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The simplest reason why a monarch ought to be skilled at magic is so that he can rule over other magic users ("Bureaucracy"). Your "Defence" point covers some of the reason why; consider also the need to mete out justice in controversies to which a magic user is a party. To avoid any magical shenanigans to gain an unfair advantage, a monarch strong enough to detect and neutralize them is necessary. Then, should the judgment fall against a magic user, one must be strong enough to carry it out. – Monty Harder Mar 23 at 22:08

Any of a number of conditions leap to mind.

Magical Source

The imperial lineage claims privileged access to a source of unspeakable magical power. Kings who accept their condition of fealty are granted limited access to the same source. In order to demonstrate the point, kings must have elementary training in magical practice, provided by imperial wizards.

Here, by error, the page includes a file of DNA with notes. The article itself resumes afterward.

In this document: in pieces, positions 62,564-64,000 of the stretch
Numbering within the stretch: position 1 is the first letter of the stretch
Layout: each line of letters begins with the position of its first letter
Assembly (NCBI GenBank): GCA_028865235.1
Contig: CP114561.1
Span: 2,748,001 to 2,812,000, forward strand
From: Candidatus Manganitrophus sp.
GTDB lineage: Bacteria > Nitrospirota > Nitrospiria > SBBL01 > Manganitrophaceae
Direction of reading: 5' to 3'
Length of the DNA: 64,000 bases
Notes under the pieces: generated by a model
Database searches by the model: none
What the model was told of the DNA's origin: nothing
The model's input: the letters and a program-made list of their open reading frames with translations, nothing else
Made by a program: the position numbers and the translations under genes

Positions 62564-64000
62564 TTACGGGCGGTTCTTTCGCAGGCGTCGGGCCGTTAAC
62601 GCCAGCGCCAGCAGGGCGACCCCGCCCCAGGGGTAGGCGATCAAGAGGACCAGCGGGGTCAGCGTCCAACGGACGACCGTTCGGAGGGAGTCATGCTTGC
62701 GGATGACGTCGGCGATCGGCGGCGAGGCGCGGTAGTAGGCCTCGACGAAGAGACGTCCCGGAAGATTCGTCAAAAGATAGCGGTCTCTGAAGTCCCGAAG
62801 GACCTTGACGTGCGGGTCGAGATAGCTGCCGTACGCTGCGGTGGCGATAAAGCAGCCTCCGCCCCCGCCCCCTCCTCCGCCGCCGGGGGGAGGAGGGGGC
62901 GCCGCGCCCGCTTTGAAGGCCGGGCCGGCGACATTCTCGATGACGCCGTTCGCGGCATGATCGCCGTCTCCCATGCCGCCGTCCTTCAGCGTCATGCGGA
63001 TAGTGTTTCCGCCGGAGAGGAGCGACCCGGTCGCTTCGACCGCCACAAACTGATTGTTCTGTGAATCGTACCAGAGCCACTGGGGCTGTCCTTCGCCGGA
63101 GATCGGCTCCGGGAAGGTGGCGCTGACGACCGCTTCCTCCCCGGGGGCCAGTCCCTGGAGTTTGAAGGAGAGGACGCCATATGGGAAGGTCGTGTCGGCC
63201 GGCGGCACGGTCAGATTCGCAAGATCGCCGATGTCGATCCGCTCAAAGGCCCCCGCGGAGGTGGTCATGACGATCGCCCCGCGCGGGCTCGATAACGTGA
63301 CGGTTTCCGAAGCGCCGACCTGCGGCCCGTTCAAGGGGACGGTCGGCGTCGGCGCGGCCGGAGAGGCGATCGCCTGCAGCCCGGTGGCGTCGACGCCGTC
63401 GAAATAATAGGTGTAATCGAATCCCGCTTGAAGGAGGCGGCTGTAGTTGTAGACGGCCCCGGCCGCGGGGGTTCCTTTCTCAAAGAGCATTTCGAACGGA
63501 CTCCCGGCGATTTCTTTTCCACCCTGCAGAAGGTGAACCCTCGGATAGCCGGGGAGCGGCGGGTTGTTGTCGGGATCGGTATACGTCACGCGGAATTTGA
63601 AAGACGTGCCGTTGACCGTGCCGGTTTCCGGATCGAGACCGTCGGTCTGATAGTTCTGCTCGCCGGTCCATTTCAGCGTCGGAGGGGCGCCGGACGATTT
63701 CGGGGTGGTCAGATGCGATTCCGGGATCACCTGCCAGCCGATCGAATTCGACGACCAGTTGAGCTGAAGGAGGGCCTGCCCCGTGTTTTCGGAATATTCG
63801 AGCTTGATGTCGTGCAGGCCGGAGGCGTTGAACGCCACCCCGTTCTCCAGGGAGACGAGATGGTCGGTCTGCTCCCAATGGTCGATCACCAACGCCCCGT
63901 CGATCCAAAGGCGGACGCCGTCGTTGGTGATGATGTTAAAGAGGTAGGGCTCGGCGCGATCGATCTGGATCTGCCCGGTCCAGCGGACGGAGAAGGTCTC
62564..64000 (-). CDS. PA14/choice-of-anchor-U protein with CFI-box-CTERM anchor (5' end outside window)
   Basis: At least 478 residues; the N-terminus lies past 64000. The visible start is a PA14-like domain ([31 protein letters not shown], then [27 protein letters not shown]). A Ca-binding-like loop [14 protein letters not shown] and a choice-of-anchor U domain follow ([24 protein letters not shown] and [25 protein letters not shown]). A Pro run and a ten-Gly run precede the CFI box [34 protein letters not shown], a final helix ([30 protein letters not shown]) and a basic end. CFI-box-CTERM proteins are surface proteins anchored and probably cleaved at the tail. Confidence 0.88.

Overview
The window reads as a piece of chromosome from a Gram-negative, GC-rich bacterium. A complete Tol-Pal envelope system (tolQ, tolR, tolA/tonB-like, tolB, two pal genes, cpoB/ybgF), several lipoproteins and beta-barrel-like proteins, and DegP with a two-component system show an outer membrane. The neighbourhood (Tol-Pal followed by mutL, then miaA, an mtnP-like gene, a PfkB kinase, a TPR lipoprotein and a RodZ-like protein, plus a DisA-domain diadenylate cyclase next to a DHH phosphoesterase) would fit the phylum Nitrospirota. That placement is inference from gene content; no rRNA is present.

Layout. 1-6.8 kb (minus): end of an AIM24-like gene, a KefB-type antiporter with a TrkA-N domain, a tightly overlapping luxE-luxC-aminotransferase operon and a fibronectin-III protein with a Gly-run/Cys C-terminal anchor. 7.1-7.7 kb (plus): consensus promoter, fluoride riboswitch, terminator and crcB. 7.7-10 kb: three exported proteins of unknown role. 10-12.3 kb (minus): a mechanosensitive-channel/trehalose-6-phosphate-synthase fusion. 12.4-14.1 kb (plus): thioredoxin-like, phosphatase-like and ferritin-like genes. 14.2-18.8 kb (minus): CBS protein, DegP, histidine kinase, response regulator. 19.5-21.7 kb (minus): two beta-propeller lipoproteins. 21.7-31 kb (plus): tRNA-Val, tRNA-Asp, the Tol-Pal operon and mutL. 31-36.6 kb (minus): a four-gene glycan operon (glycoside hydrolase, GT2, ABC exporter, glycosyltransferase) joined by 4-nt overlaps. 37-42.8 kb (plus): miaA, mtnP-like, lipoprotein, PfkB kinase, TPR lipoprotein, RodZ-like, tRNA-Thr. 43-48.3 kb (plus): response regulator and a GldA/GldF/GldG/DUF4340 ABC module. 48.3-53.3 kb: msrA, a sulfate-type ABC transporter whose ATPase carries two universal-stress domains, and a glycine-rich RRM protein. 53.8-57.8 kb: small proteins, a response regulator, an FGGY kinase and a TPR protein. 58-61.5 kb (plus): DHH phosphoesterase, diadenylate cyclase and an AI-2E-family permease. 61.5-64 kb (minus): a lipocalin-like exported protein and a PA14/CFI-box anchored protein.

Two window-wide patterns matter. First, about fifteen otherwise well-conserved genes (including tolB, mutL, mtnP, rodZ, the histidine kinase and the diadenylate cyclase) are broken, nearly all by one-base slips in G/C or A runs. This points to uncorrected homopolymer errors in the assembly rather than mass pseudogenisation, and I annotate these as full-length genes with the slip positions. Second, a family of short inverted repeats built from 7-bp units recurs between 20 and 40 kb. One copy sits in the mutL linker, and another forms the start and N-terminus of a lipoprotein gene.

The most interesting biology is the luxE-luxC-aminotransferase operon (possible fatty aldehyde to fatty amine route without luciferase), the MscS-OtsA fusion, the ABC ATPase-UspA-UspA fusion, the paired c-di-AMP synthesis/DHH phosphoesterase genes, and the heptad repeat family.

Magical Weakness

In order to perform real magic one must grasp one's own true name, in somewhat the same fashion as the Wizard of Earthsea. Everyone has such a name, but only those trained in magic can truly understand or use it. But unfortunately, using that name also makes you vulnerable to certain sorts of very subtle and elegant name-magic -- such as the sort practiced by the Emperor's magical assassins.

Flow of Benefit

In somewhat the same vein as the first case, the king is understood to be the local source of fertility and prosperity, which ultimately radiates from the Emperor. Since every king practices a form of magic that is recognizably imperial, having been trained in it by the imperial wizards, it's clear to even the dimmest bulbs that the king is not in himself primarily responsible for peace and prosperity, but the emperor.

Flow of Force